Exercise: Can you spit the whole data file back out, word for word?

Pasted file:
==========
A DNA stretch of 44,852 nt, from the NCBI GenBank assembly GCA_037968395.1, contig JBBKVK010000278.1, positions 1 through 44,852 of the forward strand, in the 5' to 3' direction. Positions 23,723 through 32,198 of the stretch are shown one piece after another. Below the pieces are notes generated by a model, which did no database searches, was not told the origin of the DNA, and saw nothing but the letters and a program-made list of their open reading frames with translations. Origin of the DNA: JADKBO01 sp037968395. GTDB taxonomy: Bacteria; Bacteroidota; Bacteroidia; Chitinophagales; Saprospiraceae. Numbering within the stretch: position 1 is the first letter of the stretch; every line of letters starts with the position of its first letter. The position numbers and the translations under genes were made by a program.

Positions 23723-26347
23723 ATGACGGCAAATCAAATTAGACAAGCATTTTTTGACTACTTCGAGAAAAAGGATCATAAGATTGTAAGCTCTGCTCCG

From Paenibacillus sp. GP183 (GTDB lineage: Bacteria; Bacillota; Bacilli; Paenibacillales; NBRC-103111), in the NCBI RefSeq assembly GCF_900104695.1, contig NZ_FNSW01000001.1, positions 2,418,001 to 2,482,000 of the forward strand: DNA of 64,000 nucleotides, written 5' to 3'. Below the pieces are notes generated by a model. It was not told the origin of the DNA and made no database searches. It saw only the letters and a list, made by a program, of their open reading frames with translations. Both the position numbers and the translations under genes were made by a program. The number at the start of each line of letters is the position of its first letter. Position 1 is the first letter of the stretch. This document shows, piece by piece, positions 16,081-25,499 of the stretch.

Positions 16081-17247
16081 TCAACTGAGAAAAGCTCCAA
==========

A DNA stretch of 44,852 nt, from the NCBI GenBank assembly GCA_037968395.1, contig JBBKVK010000278.1, positions 1 through 44,852 of the forward strand, in the 5' to 3' direction. Positions 23,723 through 32,198 of the stretch are shown one piece after another. Below the pieces are notes generated by a model, which did no database searches, was not told the origin of the DNA, and saw nothing but the letters and a program-made list of their open reading frames with translations. Origin of the DNA: JADKBO01 sp037968395. GTDB taxonomy: Bacteria; Bacteroidota; Bacteroidia; Chitinophagales; Saprospiraceae. Numbering within the stretch: position 1 is the first letter of the stretch; every line of letters starts with the position of its first letter. The position numbers and the translations under genes were made by a program.

Positions 23723-26347
23723 ATGACGGCAAATCAAATTAGACAAGCATTTTTTGACTACTTCGAGAAAAAGGATCATAAGATTGTAAGCTCTGCTCCG

From Paenibacillus sp. GP183 (GTDB lineage: Bacteria; Bacillota; Bacilli; Paenibacillales; NBRC-103111), in the NCBI RefSeq assembly GCF_900104695.1, contig NZ_FNSW01000001.1, positions 2,418,001 to 2,482,000 of the forward strand: DNA of 64,000 nucleotides, written 5' to 3'. Below the pieces are notes generated by a model. It was not told the origin of the DNA and made no database searches. It saw only the letters and a list, made by a program, of their open reading frames with translations. Both the position numbers and the translations under genes were made by a program. The number at the start of each line of letters is the position of its first letter. Position 1 is the first letter of the stretch. This document shows, piece by piece, positions 16,081-25,499 of the stretch.

Positions 16081-17247
16081 TCAACTGAGAAAAGCTCCAA